Falling Waters Fifteen: Bowen and Stirling, Milford Sound, New Zealand

January, 2014

On our way to Milford Sound on New Zealand’s southern island, we passed several glacier fed waterfalls.


Milford Sound, itself, is home to two more stunning waterfalls: Lady Bowen and Stirling.

Lady Bowen Falls greets you just a few minutes after beginning any cruise on Milford Sound. This 530 foot waterfall is the tallest in the sound, and it powers a small hydroelectric plant that provides power for the Milford Sound settlement. This fall was named for Lady Diamantina Bowen, wife of George Bowen, the fifth governor of New Zealand. Governor Bowen was appointed in 1867 he is credited with reconciling the Māori to British rule, and bringing about the end of the New Zealand wars. Diamantina was a Venetian Countess, born in the Ionian Islands. She was very popular in New Zealand, and many other places, besides this waterfall, were named for her.

The Māori name for this waterfall is Hine Te Awa, meaning “girl on the river.”


Stirling Falls is the second tallest waterfall in the sound, at about 510 feet. This one drops vertically over a cliff, creating a mist. Our boat came up very close for photo ops, and everyone rushed to that side. Fortunately, the boat didn’t capsize. Legend says that the waterfall’s water makes people younger. Almost five years later, I’m still waiting for that to happen.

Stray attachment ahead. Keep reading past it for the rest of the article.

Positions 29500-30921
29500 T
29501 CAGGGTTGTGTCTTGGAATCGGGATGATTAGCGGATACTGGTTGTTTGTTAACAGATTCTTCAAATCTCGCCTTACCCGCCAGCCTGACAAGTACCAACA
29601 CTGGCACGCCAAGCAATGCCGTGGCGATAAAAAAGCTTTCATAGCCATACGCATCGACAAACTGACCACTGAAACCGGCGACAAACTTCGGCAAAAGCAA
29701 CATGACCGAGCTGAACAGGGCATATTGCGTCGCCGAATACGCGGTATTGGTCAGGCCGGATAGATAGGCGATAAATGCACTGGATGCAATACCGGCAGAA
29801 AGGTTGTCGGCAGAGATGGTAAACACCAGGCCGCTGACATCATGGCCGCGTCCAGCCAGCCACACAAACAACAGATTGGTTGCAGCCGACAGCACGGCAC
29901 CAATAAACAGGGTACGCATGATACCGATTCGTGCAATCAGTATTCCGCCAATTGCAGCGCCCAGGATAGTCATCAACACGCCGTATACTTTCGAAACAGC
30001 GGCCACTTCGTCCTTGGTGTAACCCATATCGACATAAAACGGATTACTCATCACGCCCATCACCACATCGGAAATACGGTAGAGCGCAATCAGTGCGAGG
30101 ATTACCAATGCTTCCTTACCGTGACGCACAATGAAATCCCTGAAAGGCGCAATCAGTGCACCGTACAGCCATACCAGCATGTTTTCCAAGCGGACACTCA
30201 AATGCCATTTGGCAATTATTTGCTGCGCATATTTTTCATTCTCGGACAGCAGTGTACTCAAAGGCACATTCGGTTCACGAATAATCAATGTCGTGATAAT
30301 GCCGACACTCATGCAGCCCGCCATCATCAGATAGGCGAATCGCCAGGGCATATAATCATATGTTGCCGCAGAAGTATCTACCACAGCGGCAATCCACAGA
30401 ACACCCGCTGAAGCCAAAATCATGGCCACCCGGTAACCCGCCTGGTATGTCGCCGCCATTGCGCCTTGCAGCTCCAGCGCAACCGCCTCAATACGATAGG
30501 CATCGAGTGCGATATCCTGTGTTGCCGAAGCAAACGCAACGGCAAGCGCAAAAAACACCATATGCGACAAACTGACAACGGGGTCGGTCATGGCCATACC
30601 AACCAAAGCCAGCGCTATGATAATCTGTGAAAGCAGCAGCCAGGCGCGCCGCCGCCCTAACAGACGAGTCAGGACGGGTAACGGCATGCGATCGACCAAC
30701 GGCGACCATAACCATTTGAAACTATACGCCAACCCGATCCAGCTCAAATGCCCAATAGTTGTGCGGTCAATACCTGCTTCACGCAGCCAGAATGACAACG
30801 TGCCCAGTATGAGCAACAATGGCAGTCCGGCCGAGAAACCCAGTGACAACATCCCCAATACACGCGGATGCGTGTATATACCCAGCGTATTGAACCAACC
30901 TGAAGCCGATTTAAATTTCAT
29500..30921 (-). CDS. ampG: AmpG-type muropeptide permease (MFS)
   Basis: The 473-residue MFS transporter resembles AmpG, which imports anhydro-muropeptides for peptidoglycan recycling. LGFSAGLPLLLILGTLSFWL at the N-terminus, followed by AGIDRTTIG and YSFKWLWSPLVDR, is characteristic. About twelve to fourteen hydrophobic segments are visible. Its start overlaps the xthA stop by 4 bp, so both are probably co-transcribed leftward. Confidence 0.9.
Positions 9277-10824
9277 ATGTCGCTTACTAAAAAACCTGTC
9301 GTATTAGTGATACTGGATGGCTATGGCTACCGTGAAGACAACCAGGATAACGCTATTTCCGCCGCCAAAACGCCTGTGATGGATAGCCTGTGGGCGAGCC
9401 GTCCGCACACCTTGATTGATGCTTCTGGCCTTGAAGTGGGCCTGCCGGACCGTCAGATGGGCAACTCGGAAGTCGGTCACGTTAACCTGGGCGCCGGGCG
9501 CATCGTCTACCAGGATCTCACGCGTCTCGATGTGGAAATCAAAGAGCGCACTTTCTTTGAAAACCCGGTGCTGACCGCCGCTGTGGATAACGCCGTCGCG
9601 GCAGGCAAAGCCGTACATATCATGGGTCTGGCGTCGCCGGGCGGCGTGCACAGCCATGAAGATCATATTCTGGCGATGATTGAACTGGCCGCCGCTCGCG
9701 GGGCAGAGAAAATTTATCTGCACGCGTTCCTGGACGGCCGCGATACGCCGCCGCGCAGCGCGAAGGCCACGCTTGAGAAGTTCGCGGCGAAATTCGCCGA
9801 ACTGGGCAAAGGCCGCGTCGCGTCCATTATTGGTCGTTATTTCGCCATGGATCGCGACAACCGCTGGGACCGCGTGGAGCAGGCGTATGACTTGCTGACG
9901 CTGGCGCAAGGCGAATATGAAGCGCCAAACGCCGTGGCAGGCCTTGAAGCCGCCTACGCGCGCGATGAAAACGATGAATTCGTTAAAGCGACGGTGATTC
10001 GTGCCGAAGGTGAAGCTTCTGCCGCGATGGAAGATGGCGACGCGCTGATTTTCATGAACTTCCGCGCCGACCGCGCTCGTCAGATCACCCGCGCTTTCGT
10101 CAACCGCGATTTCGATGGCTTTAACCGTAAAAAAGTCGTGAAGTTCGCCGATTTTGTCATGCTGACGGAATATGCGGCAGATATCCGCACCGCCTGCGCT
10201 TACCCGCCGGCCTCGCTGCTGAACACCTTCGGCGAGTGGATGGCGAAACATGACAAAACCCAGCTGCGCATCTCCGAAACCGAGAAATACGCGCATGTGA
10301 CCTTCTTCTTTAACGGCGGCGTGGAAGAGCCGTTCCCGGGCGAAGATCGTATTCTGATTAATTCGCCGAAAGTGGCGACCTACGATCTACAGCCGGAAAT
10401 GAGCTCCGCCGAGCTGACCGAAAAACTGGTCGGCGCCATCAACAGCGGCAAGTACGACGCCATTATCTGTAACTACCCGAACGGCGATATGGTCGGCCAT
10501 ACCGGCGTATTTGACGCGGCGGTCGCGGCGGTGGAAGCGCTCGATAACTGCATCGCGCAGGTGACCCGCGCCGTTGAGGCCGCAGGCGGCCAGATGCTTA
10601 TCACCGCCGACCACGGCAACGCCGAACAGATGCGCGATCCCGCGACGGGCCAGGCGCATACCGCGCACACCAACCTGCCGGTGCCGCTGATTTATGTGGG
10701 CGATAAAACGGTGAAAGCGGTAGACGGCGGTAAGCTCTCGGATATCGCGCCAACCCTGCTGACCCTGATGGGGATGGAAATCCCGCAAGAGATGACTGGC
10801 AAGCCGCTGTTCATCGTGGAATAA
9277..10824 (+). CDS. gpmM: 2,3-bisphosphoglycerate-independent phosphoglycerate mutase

This waterfall was named for Admiral Sir James Stirling, a British naval officer who “discovered” the falls. He was very active in the government of Australia, but doesn’t seem to factor in that of New Zealand. He didn’t do anything to earn the name, just happened to be the first European to claim it.

The Māori name for Stirling Falls is Piopiotahi, which means “a single piopio,” an extinct, thrush-like native bird. By the way, that is also the The  Māori name for Milford Sound, and there’s a story behind the name. According to legend, a man named Māui brought a thrush with him from Hawaiki, the mythological home of the Polynesians before they spread across the Pacific. Māui challenged Hine-nui-te-po, the Goddess of Death, to a duel, the prize being eternal life for mankind if he won. Of course the goddess won, by crushing Māui to death between her thighs, and his little thrush (piopio) flew south to mourn, giving birth to Piopiotahi.


The sun was shining, which helped offset the soaking we received. It actually felt pretty good, but it was challenging to keep the lens dry when taking these photos.

About kcbernick

I love to travel.
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